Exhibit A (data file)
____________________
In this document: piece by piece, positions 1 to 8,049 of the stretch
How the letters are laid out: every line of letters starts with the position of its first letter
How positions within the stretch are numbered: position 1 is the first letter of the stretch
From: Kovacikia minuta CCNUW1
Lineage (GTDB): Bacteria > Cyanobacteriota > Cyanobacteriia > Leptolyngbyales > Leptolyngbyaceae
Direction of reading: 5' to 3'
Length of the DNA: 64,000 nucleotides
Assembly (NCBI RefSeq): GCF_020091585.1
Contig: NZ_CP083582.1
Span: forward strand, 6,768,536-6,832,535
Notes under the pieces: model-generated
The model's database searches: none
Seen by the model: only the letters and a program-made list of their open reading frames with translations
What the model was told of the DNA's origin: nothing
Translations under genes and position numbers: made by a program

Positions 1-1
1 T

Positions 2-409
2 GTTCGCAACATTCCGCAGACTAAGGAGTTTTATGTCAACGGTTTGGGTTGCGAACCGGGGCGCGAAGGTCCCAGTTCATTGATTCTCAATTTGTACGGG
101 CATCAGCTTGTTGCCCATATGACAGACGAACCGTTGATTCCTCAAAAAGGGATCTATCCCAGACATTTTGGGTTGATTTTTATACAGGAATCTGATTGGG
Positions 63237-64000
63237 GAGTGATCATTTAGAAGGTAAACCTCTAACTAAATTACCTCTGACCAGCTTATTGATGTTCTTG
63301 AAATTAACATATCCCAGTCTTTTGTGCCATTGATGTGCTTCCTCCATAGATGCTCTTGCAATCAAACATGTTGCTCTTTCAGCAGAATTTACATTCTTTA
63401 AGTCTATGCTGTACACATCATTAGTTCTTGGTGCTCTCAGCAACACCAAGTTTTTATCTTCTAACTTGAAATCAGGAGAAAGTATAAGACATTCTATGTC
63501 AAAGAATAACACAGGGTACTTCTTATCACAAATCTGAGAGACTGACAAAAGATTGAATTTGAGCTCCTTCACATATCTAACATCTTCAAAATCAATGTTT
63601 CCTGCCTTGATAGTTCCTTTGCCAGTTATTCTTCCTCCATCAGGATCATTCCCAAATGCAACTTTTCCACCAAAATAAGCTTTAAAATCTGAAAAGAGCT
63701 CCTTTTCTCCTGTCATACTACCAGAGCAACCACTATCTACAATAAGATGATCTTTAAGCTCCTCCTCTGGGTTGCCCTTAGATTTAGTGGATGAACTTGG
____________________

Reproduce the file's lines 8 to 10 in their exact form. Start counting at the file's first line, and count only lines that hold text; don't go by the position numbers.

Assembly (NCBI RefSeq): GCF_020091585.1
Contig: NZ_CP083582.1
Span: forward strand, 6,768,536-6,832,535